The Unwinnable War: Costa Rica’s Drug Trafficking Conundrum

EspañolOn October 10, 2010, a small Piper Navajo airplane crashed in a riverbank soon after taking-off from Tobian Bolaños airport, located just outside Costa Rica’s capital, San Jose. While the death of one of the two passengers on board was notable, the big news was the cause of the crash: the plane’s wings were too heavy due to excess weight.

The crash was nothing more than a footnote elsewhere in the never-ending war on drugs. In Costa Rica, though, it made major headlines. The commandeering of the plane — and its contents of illegal substances — personified the much bigger transition in the nature of Costa Rica’s role in the American continent’s drug trafficking market:

Costa Rica is no longer simply a bridge to transport illegal drugs; it is now also an operating zone.

Costa Rica has traditionally been used as the meeting point between the two most prominent drug cartel homes on the continent, Colombia and Mexico. With the collapse of many Colombian cartels, a paradigm shift resulted in the restructuring of the region’s drug trafficking organizations. Starting around the turn of the millennium, Mexican rings surged to be the dominant presence in Central America. With the surge, Costa Rica started becoming established as both a warehouse and trading center.
Police found 20 empty containers with acetic acid residue, a chemical used to process cocaine. Source: Tico Times.

More recently, there have been noticeable increases in suspected processing sites and discoveries of drugs by Costa Rican law enforcement. Between 2006 and 2009, Costa Rican police seized over 90 tons of cocaine, and more than 40 tons have been seized thus far in President Laura Chinchilla’s administration. So far in 2013, that number is 15 tons.

And it’s not just cocaine. In a bust last August, police found over US$200,000 worth of ecstasy. In addition, examples in the last month include the seizing of US$50,000 and heavy weaponry on a site near Irazú volcano and the discovery of a suspected cocaine-processing lab — equipped with four helicopter pads — in Costa Rica’s Limón province, along with a similar lab near San Carlos with a rocket launcher and more helipads.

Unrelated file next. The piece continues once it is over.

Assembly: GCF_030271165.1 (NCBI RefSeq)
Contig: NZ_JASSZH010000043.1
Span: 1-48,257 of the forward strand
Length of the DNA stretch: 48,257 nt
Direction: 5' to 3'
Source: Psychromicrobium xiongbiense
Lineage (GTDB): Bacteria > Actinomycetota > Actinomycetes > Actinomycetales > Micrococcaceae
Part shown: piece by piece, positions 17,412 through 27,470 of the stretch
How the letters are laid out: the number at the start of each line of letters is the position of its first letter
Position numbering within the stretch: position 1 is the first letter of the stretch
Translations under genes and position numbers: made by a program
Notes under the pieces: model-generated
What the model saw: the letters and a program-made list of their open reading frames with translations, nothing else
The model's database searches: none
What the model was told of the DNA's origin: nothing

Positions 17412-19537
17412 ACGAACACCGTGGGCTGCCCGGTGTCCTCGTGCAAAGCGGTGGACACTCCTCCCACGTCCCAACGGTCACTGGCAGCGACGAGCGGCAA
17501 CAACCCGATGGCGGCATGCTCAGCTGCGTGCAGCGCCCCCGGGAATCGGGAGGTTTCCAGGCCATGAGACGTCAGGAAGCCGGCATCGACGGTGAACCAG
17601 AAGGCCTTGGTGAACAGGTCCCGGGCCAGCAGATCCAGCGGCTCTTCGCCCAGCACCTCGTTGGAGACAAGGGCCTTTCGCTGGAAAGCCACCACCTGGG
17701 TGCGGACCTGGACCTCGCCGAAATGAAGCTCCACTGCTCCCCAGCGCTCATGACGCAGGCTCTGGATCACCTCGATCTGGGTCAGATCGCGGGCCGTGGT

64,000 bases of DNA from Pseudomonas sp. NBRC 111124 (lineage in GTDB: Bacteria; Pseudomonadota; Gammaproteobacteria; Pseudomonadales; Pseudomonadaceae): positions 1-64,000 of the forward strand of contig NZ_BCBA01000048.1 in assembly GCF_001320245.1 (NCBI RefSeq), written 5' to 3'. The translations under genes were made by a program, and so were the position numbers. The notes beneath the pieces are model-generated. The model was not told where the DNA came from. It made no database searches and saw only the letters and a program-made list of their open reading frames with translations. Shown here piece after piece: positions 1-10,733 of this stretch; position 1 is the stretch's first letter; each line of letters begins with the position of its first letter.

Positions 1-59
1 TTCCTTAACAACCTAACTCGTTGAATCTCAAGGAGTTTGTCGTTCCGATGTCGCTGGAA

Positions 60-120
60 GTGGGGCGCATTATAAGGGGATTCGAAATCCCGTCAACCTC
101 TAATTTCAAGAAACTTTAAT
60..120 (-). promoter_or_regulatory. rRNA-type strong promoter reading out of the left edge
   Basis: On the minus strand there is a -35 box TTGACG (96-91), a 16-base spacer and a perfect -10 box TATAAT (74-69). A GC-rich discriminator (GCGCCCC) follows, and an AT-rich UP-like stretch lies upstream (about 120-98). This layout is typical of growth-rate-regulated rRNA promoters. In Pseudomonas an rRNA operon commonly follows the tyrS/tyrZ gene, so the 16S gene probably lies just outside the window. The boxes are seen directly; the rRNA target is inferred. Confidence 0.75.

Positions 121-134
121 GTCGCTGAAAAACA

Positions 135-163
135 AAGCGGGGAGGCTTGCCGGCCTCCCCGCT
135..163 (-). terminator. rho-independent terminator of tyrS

The recent increase in drug confiscation and processing site discoveries is due in part to a refocused effort by the current administration to crack down on, and catch-up to, the advance of cartels operating inside their borders. The question that the country must now face is whether or not to continue down the path they’ve always been on in a war that many, including my PanAm colleague Carlos Sabino, characterize as unwinnable.

Costa Rica as a nation has for a long time taken a firm, though often inconsistent, line against drug trafficking. Through her tenure as president, Laura Chinchilla has also taken the politically popular stance of fighting against the cartels. That won’t stop now with her tenure almost at its end, and her seeking last-minute strategies to boost her regionally low approval ratings.

But like the nation’s hit-and-miss success rate, Chinchilla’s stance itself is not without controversy. Earlier this year she twice used the private jet of Gabriel Morales Fallon — who was under investigation by Costa Rican intelligence officials for possible ties to drug trafficking. The first instance, in March, was to attend the funeral of Hugo Chávez. The second was in May for a personal trip to Peru.

Further to the point of a hard stance, Costa Rica has harsher punishment (8-20 years) for drug trafficking than it does for murder (12-18 years). A national newspaper, La Nación, also reported in October of this year that 80 percent of arrests in Costa Rica are related to drug trafficking — and those arrests are on the rise.


However, the nature of those 80 percent of arrests is largely unknown, and very few arrests have been reported in the recent raids. Assistant Director Gustavo Mata of Costa Rica’s top police force, the OIJ, explains that the mountainous terrain where the cells have been operating makes arrests extremely difficult. He expanded on the broader topic by stating that Costa Rica may need to request help from allies to tackle the well-armed criminal organizations because “the strategy we’ve been using isn’t working.”

Which emphasizes the real problem. Strategies currently in place — and the severe legal punishments that accompany them — may be successful on smaller, individual cases. What they seemingly aren’t, however, is effective as deterrents against the operations of big, combative organizations.

With the manner in which cartels are using Costa Rica changing, another important decision is looming to determine the merits of engaging. Smaller victories are good for morale and political poll numbers. In the broader, practical picture, though, they aren’t much more than a ripple in the water. Elections are set for February 2, 2014, and that strategic decision will be with the new president. The one he chooses will be important to monitor in what is increasingly being labeled the world’s unwinnable war.

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